By Mary Kate Cary, Thomas Jefferson Street blog
Okay, I'll admit it. I'm not "highly educated"—just a college grad here—but otherwise I seem to fit the bill as a "Whole Foods Republican" as defined by Michael Petrilli of the Hoover Institute in Monday's Wall Street Journal:
What's needed is a full-fledged effort to cultivate "Whole Foods Republicans"—independent-minded voters who embrace a progressive lifestyle but not progressive politics. These highly-educated individuals appreciate diversity and would never tell racist or homophobic jokes; they like living in walkable urban environments; they believe in environmental stewardship, community service and a spirit of inclusion. And yes, many shop at Whole Foods, which has become a symbol of progressive affluence but is also a good example of the free enterprise system at work. (Not to mention that its founder is a well-known libertarian who took to these pages to excoriate ObamaCare as inimical to market principles.)
What makes these voters potential Republicans is that, lifestyle choices aside, they view big government with great suspicion. There's no law that someone who enjoys organic food, rides his bike to work, or wants a diverse school for his kids must also believe that the federal government should take over the healthcare system or waste money on thousands of social programs with no evidence of effectiveness. Nor do highly educated people have to agree that a strong national defense is harmful to the cause of peace and international cooperation.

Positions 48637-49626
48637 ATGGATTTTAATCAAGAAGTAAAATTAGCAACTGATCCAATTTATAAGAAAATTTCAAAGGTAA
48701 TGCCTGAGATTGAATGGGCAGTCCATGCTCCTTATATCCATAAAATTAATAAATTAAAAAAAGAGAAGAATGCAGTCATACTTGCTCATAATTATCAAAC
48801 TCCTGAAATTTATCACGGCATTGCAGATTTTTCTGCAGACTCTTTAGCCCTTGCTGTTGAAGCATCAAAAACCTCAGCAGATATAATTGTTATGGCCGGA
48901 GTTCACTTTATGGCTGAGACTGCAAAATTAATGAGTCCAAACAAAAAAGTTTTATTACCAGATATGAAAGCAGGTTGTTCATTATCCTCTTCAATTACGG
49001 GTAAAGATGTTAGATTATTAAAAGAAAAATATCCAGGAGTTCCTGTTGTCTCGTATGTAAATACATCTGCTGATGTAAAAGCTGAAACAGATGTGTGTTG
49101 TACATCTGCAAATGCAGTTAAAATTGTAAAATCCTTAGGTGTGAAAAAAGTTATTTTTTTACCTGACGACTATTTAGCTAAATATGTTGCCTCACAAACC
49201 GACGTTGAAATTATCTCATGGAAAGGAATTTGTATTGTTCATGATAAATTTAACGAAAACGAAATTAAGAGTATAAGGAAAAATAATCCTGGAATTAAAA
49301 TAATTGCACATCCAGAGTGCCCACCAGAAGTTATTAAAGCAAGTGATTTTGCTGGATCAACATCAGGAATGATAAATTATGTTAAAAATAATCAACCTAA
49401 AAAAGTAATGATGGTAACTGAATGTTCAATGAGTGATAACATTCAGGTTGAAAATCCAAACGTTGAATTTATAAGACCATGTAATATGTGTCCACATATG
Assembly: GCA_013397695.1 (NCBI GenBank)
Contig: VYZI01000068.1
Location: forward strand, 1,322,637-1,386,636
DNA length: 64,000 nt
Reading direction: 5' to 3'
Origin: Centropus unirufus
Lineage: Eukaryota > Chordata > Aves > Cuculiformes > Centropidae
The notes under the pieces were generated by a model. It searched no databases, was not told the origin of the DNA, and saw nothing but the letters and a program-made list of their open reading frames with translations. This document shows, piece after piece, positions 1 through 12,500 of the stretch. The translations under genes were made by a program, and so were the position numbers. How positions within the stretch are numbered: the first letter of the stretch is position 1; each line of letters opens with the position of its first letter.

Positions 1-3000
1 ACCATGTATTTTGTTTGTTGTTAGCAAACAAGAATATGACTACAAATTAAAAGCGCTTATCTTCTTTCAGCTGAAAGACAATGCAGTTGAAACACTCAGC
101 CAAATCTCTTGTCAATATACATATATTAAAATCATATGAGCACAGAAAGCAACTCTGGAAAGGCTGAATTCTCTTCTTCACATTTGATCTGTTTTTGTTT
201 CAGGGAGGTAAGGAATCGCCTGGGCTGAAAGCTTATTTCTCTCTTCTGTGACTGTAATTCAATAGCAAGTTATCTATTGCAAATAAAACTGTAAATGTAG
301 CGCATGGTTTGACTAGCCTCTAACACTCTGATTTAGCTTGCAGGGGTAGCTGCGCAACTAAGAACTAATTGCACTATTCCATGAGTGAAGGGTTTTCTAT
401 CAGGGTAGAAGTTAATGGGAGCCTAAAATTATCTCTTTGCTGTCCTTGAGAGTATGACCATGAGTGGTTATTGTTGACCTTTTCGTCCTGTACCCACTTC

I think massive government spending is dangerous not only to our children's futures but to our national security. I also think it threatens the liberty of every American. And moms like me are no Cindy Sheehans—we believe in peace through strength and support our troops, because they protect our families here and our allies abroad.
Whatever their lifestyle choices, there are many, many Americans who are limited government conservatives. Increasingly, Americans are more inclusive, educated, and concerned about the environment than they used to be, and as Petrilli concludes, "The Republican Party can catch this wave, or watch its historic opportunity for 'resurgence' wash away with the tides."